Softball Coach with ‘Unconventional’ Teaching Style Testifies in Multiple Sexual Assault Trial


By Linhchi Nguyen

WOODLAND – Softball coach Jack “Buck” Thomas testified in his trial Friday in Yolo County Superior Court, defending himself from allegations of sexually assaulting two underage girls, ages 15 and 16.

During his direct examination with Deputy Public Defender Emily Fisher, Thomas established his reputation to the jury as a successful softball coach, known for his rough language and “unconventional” method of coaching.

He independently started his softball coaching company with his wife in 2018, calling it “The Hitting Guy.” Along with his training, he ran a college placement program, where he helped his high school clients get in contact with colleges for athletic scholarships.

Thomas stated that it is common for him to train his clients either in their own houses or at his house. He also admitted that he had an “unorthodox” style of training.

“We’re very hands-on,” Thomas explained. “We found a way to have each player that we had understand what we do…There’s a lot of change involved from maybe what they’ve done before. But I believe that’s why we’re very successful. We’re very different.”

One client reached out to Thomas to train his 15-year-old daughter. Before Thomas started his training, he reached out to her on Instagram through the direct messaging function. Along with sending her videos of hitting drills, he also called her “baby girl” and complimented her on one of her photos, saying, “Will you introduce me to this girl when I’m there?”

Thomas explained that his messages were for the purpose of building rapport. “She was going to go through a lot, and she was going to have to change a little bit of what she’s been taught…So, it’s important for me to not be a surprise to her.”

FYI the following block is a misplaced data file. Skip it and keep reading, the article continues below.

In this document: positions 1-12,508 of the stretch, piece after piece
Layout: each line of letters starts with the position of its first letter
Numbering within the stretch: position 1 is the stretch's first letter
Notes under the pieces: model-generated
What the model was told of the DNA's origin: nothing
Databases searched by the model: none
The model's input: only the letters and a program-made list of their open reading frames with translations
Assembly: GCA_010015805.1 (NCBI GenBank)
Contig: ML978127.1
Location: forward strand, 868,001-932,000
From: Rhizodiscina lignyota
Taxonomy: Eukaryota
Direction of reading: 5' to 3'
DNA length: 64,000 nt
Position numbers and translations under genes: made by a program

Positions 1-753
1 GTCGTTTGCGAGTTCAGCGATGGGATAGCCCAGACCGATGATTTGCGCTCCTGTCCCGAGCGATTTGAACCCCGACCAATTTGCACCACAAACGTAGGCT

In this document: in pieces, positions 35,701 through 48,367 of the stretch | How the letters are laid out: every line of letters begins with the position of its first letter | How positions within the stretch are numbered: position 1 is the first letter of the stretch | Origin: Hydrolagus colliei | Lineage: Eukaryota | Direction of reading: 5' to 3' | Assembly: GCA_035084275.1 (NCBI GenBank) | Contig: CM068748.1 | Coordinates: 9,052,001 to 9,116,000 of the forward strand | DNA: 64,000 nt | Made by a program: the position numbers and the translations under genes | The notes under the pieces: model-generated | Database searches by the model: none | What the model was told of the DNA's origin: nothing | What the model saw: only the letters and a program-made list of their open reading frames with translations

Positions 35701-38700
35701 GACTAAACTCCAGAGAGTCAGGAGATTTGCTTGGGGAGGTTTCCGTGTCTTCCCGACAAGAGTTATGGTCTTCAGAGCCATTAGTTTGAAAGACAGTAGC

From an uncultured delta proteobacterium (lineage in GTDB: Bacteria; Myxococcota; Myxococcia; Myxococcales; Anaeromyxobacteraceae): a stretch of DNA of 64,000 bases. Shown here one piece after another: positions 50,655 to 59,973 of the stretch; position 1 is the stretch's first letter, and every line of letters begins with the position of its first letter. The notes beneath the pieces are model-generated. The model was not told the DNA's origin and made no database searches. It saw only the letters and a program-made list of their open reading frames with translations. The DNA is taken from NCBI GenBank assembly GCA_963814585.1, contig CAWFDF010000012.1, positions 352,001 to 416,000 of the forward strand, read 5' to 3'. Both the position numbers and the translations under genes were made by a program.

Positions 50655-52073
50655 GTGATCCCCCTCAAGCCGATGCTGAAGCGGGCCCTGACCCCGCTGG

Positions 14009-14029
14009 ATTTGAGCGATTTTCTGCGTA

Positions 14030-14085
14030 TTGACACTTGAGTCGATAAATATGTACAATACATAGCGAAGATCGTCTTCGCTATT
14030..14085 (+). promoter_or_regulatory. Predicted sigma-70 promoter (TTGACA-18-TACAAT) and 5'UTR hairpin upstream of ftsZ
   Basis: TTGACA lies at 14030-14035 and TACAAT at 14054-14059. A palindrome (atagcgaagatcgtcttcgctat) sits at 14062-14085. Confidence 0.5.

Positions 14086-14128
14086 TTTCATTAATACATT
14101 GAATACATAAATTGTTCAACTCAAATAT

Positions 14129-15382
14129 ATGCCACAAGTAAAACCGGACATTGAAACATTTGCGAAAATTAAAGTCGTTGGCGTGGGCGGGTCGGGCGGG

The evidence showed that he further messaged her, “P.S. no boyfriend for the week. Buck’s in town. He’s gone, I’m boyfriend for the week. You cool with that?”

Thomas went on to explain that her father specifically asked him to help redirect her attention away from her boyfriend. “He asked me to stay on (her) about her focus and work ethic on softball. And also ask me if I could possibly work on her boyfriend, trying to get that piece out of the way…[He’s trying to see] if I could try to get her really locked into softball and not so much locked in the boyfriend.”

His message was also meant to indicate that she was going to have to spend time for training with Thomas for the week.

Indeed, Thomas testified to spending a lot of time with her. Not only did he coach her, he also took her out to the mall, to dinner, to the bars, and a baseball game.

One day during a training session at her house, he asked her to go stretch in her bedroom. According to Thomas, her bedroom door was partly open such that her parents could have seen inside all the way from the living room.

Once they entered her room, Thomas began assisting her with her stretching. He laid her on her stomach and “immediately noticed there was a twitch” on her back, according to Thomas. He then went to the kitchen to inform the parents that something was wrong with their daughter.